A Little China Leader, a Brothel Owner, and Their Clashing American Dreams in Gold Rush San Francisco

Citation metadata

Author: Noel C. Cilker
Date: Annual 2018
From: Chinese America: History and Perspectives
Publisher: Chinese Historical Society
Document Type: Report
Length: 5,879 words

Main content

Article Preview :

ABSTRACT

Despite homogeneous portrayals of the Chinese experience in the United States, pursuing and achieving the American Dream is a unique experience for each individual. What happens, then, when the dream of one Chinese immigrant clashes with the standards of another? This paper studies two rival immigrants in gold rush San Francisco: Norman Ah-Sing, an association leader, and Ah Toy, a brothel madam, and their battle with each other to achieve their versions of the American Dream. Using historical newspaper accounts and secondary sources, this paper demonstrates that, although the dream is as unique as the person who pursues it, these two immigrants committed a critical mistake: by forcing each other into a pigeonholed American experience, they contributed to the other's downfall and deprived their community of unity at a time when it most required a strong foundation of leadership.

[phrase omitted] "HARMONY BRINGS WEALTH." --Chinese proverb

The morning of September 23, 1854, would have dawned cloudy in San Francisco, but wouldn't have stayed so for long. The ubiquitous fog that usually crashed over the hills and poured through the Golden Gate during the summer mornings and evenings would begin to hibernate and give way to the sun, which, like any other normal city's springtime, thawed the city in preparation for the warmer months. But then, as today, San Francisco wasn't a normal city. Its real summer started in October. (1)

On the west side of Portsmouth Square, just off the corner of Clay Street and Brenham Place (now Walter U. Lum Place), in the alcalde's office doubling as a courtroom, a young Chinese woman, about twenty-four years old, prepared to be questioned. This wasn't her first time to court. Most of her summonses to the Recorder's Court were for charges of public nuisance: specifically, throwing offal into the street or, more frequently, keeping a disorderly house. (2) When the proceedings began, she would have known what to do.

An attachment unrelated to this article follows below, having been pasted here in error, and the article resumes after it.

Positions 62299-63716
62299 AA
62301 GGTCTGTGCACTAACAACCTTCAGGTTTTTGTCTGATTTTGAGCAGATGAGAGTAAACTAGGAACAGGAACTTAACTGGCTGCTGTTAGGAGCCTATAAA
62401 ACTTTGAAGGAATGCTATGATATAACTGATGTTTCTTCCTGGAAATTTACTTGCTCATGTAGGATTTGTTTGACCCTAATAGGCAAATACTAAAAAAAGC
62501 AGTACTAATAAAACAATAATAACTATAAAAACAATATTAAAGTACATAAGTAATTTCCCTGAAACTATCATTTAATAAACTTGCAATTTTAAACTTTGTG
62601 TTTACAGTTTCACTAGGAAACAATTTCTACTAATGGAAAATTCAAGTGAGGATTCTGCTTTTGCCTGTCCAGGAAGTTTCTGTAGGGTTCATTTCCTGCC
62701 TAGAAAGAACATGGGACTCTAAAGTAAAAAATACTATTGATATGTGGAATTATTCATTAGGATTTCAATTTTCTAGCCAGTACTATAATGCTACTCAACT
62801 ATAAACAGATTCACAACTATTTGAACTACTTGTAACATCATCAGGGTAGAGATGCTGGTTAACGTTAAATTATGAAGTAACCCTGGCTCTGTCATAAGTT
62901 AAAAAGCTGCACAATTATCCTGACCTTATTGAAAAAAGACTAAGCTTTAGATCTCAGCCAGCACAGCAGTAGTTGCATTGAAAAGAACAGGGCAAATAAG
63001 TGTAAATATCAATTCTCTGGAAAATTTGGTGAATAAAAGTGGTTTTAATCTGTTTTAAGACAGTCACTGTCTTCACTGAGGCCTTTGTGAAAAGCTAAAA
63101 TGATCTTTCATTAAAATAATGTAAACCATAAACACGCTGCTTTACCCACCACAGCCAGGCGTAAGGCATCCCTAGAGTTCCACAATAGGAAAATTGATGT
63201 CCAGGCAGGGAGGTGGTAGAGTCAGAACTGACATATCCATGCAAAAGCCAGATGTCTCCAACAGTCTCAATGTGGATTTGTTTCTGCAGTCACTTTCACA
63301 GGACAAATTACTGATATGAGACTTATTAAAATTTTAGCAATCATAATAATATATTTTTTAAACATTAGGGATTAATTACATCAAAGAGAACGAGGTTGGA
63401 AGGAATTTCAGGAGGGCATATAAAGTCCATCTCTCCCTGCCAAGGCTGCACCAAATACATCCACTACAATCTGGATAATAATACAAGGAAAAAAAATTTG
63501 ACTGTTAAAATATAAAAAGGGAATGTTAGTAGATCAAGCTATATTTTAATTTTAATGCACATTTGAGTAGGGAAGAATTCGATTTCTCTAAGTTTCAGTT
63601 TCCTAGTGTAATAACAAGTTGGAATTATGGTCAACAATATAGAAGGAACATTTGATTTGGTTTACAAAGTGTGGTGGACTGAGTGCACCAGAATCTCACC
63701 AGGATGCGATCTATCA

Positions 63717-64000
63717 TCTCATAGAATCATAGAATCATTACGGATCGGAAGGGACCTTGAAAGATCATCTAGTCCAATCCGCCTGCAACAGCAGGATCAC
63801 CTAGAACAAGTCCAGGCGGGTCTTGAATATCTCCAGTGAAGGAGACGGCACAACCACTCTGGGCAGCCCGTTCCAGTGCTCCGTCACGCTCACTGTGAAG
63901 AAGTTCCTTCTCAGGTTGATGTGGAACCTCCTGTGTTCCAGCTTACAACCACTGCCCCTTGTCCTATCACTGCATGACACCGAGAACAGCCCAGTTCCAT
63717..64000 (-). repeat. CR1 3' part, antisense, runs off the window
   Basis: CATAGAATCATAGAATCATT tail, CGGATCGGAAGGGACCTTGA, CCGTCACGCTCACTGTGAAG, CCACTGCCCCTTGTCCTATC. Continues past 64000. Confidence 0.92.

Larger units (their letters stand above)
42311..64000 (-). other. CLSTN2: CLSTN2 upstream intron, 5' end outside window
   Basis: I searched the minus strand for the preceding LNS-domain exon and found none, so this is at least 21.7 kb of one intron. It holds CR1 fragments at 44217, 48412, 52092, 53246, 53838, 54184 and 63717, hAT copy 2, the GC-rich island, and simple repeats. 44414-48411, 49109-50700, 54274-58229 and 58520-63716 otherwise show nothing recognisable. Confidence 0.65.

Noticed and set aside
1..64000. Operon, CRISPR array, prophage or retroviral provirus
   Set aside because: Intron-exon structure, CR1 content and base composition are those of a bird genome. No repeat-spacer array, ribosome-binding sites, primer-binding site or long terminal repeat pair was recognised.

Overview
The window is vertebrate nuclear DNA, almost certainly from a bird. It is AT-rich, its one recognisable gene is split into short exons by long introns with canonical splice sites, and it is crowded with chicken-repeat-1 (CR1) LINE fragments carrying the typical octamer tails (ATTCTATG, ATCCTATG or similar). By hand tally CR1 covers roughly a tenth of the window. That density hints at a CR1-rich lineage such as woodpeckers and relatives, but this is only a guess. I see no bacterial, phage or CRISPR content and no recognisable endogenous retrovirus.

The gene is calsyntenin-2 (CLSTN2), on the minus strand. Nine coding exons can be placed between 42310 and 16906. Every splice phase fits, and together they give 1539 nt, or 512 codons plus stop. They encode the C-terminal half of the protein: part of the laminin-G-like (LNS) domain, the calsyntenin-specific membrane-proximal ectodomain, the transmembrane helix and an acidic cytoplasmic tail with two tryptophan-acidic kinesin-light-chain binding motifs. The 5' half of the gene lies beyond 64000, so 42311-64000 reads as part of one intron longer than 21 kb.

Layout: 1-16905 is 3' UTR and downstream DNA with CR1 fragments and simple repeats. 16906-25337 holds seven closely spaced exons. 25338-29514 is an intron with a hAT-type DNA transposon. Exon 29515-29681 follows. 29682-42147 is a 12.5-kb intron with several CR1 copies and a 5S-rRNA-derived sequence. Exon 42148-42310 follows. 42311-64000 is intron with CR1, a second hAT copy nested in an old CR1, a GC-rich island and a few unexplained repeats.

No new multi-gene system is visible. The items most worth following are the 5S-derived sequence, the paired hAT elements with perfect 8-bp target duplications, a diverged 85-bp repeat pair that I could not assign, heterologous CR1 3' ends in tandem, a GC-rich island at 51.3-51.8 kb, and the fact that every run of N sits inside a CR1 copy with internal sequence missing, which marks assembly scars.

First, adhering to the Chinese practice born recently in the courts of British Hong Kong and brought to California, she would have written her name, Ah Toy, on a yellow strip of paper, followed by her promise to tell the truth. Someone would then have produced a match and lit the paper, reducing it to ashes and sealing her oath. (3) If it was anything like Ah Toy's first lime in court five years before, men would have overcrowded the room and likely felt a twinge of anxiety as the smoke wisped up to the ceiling. San Francisco had suffered six major fires and countless minor ones in its early years, and the wooden office had yet to be upgraded to brick or stone. (4)

Next, she would have been asked if she needed a translator, but she likely would have declined. She had picked up more than her fair share of English over her last five years in the city. (5)

Sitting at the defendant's table was a wrinkled, oddly dressed old man, wearing what must have been a defeated...

Source Citation

Source Citation
Cilker, Noel C. "A Little China Leader, a Brothel Owner, and Their Clashing American Dreams in Gold Rush San Francisco." Chinese America: History and Perspectives, 2018, p. 57+. Accessed 20 June 2021.
  

Gale Document Number: GALE|A581024575